With the study, the FRC details the effects of pornography on marriages, children, communities and individuals, concluding that porn “corrodes the conscience, promotes distrust between husbands and wives and debases untold thousands of young women.”
The FRC also says that as porn sales increase, the marriage rate drops. It also says that women who engaged in cybersex had about 40 percent more offline sexual partners than women who did not engage in cybersex.
"The fact that marriage rates are dropping steadily is well known, but the impact of pornography use and its correlation to fractured families has been little discussed,” said Pat Fagan, who authored the study and serves as FRC's senior fellow and director of the Center for Research on Marriage and Religion.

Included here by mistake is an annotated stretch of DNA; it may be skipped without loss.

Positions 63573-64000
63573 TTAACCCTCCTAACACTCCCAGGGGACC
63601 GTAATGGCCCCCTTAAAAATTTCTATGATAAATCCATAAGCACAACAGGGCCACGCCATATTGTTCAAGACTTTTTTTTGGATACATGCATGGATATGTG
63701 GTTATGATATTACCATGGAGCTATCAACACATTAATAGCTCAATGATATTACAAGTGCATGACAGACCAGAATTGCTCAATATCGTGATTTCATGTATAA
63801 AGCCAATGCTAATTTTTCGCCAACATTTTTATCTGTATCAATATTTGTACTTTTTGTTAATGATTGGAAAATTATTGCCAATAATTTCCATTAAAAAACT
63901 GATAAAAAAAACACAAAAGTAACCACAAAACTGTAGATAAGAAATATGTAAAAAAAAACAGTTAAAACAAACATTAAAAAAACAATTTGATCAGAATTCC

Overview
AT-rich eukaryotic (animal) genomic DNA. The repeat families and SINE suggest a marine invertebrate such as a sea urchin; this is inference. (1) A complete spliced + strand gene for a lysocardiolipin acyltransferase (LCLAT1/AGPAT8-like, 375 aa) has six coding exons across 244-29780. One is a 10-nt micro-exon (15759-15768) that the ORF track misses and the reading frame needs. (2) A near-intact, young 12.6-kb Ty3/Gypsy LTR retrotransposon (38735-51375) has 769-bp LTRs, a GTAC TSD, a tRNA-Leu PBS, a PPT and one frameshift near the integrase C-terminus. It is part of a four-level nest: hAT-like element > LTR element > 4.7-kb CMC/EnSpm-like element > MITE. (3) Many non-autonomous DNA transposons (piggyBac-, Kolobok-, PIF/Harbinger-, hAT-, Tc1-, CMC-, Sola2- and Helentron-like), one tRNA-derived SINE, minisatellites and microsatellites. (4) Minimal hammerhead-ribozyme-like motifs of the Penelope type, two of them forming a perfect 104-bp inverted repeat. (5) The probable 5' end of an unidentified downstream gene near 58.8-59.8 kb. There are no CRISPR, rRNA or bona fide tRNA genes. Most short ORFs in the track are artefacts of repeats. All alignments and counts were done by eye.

"As this academic review reveals, pornography is creating a debt of the spirit and a cost in the lives of family members that rivals any deficit the federal government is producing.”
The release of the FRC study comes one day after University of Montreal researchers said they found that there is a seemingly low correlation between pornography consumption and pathological behavior because porn is so widely consumed.
A copy of the FRC study is available here.